American Produce Express & SBDC
In his Okanogan plant, amidst the hum of equipment and the bustle of a dozen employees, American Produce Express owner and third generation orchardist John Butler talks about the fruit processing business he has built from scratch, and his 10-year relationship with Washington State University's Small Business Development Centers. For more on this story, click the link: http://wsunews.wsu.edu/pages/publications.asp?Action=Detail&PublicationID=24441&TypeID=1
Combinatorics: The Fine Art of Counting
Love math but bored in math class? This is the course for you! Combinatorics is a fascinating branch of mathematics that applies to problems ranging from card games to quantum physics to the internet. The only pre-requisite is basic algebra; however we will be covering a lot of material. A mathematically agile mind will be helpful.
What's the chance?: concepts of probability
Probability offers one of those rare intersections where classroom mathematics crosses middle school experience. The problem scenarios investigated at this level often start with a game—as did theoretical probability itself. Students find that many of the phenomena they encounter in game playing have predictable outcomes. To reach that conclusion, they need opportunities to consider data they generate, noting patterns that emerge and comparing their results with those predicted by theory.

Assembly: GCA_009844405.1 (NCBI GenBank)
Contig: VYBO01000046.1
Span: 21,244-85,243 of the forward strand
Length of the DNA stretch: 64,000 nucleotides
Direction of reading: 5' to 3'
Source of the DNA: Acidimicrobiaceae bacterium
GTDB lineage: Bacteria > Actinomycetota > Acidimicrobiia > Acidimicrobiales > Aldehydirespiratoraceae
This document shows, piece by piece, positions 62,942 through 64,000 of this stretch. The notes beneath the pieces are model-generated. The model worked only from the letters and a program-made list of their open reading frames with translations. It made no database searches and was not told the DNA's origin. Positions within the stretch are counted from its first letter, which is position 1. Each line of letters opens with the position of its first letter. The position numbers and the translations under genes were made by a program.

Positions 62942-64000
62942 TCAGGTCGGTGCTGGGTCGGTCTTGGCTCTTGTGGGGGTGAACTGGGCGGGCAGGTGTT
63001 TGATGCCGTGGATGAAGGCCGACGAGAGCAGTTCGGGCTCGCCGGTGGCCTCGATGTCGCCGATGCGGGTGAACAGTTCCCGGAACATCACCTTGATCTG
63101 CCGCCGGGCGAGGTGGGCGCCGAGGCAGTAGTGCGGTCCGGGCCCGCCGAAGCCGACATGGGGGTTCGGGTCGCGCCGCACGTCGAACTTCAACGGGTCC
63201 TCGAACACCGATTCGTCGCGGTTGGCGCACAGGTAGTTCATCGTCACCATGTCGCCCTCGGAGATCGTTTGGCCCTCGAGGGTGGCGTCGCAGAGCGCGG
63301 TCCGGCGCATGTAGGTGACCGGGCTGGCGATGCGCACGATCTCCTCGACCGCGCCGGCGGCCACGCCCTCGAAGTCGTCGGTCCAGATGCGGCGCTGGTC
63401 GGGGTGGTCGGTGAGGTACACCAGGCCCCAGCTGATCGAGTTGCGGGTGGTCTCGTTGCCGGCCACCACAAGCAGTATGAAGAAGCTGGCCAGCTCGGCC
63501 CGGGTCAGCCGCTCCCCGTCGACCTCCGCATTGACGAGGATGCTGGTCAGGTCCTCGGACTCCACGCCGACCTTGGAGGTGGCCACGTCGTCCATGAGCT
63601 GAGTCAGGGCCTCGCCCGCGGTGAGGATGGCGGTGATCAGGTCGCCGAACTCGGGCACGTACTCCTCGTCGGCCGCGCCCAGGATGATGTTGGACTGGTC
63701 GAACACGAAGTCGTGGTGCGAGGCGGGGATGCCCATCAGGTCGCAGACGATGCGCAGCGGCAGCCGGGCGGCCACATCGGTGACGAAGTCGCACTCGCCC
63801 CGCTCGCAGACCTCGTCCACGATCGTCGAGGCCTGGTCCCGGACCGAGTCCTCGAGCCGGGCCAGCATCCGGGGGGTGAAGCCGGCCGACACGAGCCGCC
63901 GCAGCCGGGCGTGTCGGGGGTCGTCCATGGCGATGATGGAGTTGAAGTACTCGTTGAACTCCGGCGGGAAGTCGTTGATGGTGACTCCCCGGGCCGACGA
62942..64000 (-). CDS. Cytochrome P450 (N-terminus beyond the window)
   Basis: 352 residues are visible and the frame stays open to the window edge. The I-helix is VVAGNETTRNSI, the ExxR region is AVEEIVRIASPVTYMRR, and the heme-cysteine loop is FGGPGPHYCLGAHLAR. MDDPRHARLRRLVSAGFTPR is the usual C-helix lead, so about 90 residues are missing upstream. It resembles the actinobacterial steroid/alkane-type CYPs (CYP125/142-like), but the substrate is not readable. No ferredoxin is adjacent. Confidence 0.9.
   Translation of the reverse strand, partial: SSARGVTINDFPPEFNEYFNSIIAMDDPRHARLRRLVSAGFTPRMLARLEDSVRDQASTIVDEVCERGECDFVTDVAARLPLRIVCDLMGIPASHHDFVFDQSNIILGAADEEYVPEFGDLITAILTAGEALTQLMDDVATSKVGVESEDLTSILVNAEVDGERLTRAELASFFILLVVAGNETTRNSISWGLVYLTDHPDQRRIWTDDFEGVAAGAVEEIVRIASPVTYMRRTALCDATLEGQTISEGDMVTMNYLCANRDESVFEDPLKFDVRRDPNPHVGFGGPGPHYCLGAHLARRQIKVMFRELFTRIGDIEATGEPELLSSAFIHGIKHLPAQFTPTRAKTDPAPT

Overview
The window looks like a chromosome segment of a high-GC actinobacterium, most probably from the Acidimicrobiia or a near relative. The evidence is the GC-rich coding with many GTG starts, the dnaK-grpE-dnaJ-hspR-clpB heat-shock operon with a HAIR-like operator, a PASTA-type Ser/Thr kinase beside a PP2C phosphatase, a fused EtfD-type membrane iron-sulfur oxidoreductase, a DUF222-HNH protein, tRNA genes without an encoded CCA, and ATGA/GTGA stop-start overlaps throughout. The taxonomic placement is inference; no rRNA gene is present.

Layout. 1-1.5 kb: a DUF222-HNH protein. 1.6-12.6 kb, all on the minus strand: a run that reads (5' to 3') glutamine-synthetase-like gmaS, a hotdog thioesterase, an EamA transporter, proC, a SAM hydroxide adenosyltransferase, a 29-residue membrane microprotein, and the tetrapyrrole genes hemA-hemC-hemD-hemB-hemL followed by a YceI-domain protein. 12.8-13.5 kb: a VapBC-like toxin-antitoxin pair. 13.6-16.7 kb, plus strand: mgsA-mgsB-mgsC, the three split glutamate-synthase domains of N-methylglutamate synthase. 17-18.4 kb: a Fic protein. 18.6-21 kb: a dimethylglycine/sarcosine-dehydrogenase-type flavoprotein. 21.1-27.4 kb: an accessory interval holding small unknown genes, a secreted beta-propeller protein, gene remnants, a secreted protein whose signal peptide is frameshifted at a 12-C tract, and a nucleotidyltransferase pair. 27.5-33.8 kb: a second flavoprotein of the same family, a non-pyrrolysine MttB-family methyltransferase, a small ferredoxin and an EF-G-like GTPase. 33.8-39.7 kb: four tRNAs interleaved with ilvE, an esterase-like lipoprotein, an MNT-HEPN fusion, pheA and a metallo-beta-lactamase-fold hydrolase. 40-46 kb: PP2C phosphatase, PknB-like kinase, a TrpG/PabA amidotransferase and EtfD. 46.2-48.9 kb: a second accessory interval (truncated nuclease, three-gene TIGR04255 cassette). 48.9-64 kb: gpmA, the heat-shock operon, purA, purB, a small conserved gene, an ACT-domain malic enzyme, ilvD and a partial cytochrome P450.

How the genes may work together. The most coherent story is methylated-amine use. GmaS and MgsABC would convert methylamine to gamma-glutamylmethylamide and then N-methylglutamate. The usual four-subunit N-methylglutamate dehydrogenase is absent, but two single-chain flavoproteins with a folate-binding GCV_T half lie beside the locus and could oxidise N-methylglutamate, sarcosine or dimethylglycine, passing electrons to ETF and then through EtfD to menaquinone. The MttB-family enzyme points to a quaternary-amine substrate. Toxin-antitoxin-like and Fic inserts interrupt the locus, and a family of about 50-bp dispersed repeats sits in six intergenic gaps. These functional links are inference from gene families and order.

Mark Twain at Mono Lake: Chapters 38 and 39 of Mark Twain's Roughing It
This book excerpt is from Roughing It, Mark Twain's humorous account of his western travels in the late 1860's. The excerpt includes Chapters 38 and 39, which account for Twain's visit to Mono Lake. While the text contains exaggerations (often deliberate) and some factual errors, it is an enjoyable historical reference. This Mono Basin Clearinghouse site provides a menu of additional Mono Lake related webpages including reports and studies database, reports and studies online, raw data, field no
Computational Biology: Bioinformatics Unit
This site features an undergraduate Computational Biology course as part of the Red Layer Microbial Observatory (RLMO) Project's Original Waksman/NSF supported courses and workshops. The course is offered as part of RLMO's education and outreach in order to better prepare students in the widely-applicable field of computational biology. Unit outlines, the syllabus, the project, and presentations and manuscripts about this curriculum can all be downloaded on site. Units include using NCBI, using